3 Lessons for Gracious Living in a Stuff-Filled Season

Last year, YES! publisher Fran Korten shared her efforts to move more stuff out of her house than into it. With the season of “stuff” upon us again, here’s what she’s learned about unstuffing her life.
Christmas Card photo by Lauren Manning

Photo by Lauren Manning.

A year ago I wrote for YES! about my project to clean my home of all my unwanted stuff. I had come to feel claustrophobic in my own house, burdened by the clutter in every closet, drawer, and cupboard.

So I pledged that each week I would take more stuff out than I brought in. I looked for ways each thing could be best used and found lots of opportunities. When the wildlife shelter put out a call for bedding, I unloaded a box of old sheets and towels. When a friend ran a benefit garage sale, I donated paintings, a candleholder, and an armchair.

Gradually, the mess has melted away, and with it my sense of overwhelm. Here are three things I learned about how to feel at ease in my home and avoid the small frustrations of not being able to find things—in short, how to live graciously.

1. Know each thing that you have.

In my case, I had five boxes from the move my family had made years ago that we had never even opened. I realized that if I don’t know what I have, it can’t possibly meet my needs. I opened the boxes, got rid of what I didn’t want, and now can find what is useful. In the process, I cleared space on my shelf for other things I actually use.

2. Keep only what you want.

There are lots of reasons for keeping things, including for their sentimental value. But one really bad reason is this: “Even though I haven’t used this meat grinder in the last five years, I just may need it someday.” Unlikely. The space is probably worth more to your sanity than the item ever will be. One trick I find helpful is a “limbo” spot in a closet. That’s my place for that dress or set of placemats that I’m not quite ready to let go of. After several months, or even a year, if I haven’t used them I’m generally ready to give them away with confidence.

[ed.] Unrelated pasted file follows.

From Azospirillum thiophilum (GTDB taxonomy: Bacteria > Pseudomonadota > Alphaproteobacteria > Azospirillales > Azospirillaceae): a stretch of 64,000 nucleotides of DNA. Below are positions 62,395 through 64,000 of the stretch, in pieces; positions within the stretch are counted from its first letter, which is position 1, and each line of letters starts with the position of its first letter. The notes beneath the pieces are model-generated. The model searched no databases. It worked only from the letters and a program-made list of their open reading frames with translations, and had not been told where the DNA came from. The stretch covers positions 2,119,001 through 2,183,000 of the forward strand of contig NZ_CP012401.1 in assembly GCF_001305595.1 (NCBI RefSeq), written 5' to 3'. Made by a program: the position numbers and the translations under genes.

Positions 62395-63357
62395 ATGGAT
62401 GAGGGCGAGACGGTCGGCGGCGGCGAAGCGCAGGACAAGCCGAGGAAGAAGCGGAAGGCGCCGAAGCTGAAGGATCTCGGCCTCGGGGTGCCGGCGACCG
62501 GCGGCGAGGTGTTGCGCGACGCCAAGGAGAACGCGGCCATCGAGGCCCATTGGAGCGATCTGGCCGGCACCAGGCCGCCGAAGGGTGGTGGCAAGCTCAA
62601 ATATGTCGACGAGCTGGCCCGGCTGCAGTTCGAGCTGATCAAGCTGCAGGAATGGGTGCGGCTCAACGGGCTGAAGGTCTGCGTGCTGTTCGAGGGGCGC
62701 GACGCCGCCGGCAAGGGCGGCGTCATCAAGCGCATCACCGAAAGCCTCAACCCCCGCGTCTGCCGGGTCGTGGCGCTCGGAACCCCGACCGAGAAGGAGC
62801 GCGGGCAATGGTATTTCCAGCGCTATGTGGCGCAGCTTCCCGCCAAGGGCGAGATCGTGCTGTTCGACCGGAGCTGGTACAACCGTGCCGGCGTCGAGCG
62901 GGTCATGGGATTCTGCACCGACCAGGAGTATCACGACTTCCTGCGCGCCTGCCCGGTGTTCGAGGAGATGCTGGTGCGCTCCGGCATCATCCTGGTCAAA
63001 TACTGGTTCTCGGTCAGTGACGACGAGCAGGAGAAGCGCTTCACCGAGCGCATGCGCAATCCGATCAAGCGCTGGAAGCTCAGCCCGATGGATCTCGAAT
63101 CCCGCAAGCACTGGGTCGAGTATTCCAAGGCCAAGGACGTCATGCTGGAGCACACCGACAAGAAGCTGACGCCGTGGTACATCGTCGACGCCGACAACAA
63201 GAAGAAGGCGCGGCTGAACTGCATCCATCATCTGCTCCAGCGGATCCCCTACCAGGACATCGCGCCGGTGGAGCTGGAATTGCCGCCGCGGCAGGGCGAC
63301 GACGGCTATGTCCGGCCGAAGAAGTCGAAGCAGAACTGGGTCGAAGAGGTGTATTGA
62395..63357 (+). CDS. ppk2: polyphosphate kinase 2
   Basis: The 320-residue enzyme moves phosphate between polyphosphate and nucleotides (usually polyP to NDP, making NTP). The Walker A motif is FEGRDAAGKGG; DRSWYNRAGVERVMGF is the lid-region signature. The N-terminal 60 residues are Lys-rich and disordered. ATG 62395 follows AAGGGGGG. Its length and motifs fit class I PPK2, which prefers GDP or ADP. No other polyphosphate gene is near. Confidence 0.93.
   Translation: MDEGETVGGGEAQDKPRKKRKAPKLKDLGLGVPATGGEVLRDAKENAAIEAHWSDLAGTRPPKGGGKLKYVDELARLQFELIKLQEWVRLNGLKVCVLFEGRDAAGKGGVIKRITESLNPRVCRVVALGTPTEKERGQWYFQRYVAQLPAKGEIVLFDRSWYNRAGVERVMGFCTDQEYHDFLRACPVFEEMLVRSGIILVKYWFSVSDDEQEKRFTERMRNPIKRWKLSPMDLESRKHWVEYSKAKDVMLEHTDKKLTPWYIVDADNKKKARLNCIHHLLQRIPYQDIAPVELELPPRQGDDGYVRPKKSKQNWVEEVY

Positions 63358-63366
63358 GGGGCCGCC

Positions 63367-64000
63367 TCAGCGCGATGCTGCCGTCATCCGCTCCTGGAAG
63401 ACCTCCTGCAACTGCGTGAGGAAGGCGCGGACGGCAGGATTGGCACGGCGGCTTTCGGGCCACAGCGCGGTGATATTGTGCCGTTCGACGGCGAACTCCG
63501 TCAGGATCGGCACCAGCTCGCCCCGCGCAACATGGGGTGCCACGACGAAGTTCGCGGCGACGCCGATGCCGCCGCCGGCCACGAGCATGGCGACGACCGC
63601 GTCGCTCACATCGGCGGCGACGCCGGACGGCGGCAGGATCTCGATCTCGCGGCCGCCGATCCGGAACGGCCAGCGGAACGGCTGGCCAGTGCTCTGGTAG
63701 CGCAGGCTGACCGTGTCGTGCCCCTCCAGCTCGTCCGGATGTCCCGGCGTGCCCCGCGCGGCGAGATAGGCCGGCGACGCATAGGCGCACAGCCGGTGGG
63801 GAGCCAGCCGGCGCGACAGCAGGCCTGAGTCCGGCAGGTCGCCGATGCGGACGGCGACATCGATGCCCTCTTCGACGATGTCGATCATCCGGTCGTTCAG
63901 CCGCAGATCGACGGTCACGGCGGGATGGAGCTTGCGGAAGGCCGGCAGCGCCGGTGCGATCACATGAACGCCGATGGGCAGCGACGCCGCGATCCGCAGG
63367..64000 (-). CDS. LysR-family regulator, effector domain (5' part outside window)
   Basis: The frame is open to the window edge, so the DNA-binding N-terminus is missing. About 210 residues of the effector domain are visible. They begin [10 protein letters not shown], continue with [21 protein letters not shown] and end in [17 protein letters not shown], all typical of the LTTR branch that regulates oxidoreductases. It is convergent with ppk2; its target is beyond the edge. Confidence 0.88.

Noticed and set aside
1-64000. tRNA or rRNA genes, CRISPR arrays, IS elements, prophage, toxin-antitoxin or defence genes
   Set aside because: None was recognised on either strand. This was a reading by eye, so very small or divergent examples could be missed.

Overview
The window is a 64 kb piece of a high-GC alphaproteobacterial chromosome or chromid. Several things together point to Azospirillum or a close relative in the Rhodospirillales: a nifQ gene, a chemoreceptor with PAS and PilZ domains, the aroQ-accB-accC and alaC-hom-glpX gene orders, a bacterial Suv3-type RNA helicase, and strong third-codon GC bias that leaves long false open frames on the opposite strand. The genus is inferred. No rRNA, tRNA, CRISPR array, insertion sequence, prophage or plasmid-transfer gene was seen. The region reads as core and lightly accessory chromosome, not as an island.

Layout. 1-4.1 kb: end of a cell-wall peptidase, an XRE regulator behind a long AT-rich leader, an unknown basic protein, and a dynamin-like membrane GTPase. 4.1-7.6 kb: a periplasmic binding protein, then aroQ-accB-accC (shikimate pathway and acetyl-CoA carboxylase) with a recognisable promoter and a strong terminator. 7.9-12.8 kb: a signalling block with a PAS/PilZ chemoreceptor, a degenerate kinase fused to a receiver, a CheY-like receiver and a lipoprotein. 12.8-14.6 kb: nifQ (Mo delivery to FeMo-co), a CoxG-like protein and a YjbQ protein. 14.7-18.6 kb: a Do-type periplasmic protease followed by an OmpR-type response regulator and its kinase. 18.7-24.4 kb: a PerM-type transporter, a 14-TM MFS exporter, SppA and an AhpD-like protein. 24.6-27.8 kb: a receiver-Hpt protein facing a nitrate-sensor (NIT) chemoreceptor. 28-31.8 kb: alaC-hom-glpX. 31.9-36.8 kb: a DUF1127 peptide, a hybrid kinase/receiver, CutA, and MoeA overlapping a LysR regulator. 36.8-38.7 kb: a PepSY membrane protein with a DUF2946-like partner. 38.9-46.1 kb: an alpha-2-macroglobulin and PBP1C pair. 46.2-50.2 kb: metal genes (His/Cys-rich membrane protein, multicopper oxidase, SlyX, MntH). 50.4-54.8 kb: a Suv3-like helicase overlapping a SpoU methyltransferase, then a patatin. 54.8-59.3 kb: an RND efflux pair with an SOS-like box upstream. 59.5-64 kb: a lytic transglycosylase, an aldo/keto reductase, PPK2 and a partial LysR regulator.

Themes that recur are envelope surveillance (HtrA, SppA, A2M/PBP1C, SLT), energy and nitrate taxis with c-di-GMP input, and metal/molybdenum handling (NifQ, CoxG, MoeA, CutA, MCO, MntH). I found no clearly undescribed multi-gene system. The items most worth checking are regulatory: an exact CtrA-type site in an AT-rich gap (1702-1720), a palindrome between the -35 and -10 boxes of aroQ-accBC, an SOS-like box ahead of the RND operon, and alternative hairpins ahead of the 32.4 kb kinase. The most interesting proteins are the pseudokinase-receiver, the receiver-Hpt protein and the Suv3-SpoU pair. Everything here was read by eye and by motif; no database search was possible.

3. Be able to find things without having to shove anything else out of the way.

This is hard. It not only demands cleaning out the clutter, but also keeping what’s left in order. But I find it is truly the key to gracious living. How many times have you had to dig through a closet to find that green shirt you thought you had? Or paw through a drawer to find that pink eraser? Think of the pleasure of opening the closet, drawer, or cupboard and seeing at a glance exactly what it contains.

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I’ve been adhering pretty well to these three rules. I find them self-reinforcing as every day I get joy from the sense of spaciousness and ease I experience in my home.

My loved ones now know my gift preferences: I want only items that are experiences (a restaurant certificate or massage), small (earrings or a DVD … well, an iPhone5 can qualify), or consumable (wine, soap, or candles). I want nothing that adds to accumulated stuff.

So here’s to your holiday season. Let it be filled with joy—not stuff—and a brave new year of gracious living.


  • I longed for simpler surroundings. So I made a resolution: Each week I would move more stuff out of the house than came in.

  • Our guide to gifts that are thoughtful, fun, creative, and sustainable: Including tips, how-tos, books, and more for earth-friendly celebrating this year and beyond.

  • Studies show that gratitude has an inverse correlation with depression—the more grateful you are, the happier you are. Eleven thinkers, throughout the ages, on why being thankful matters.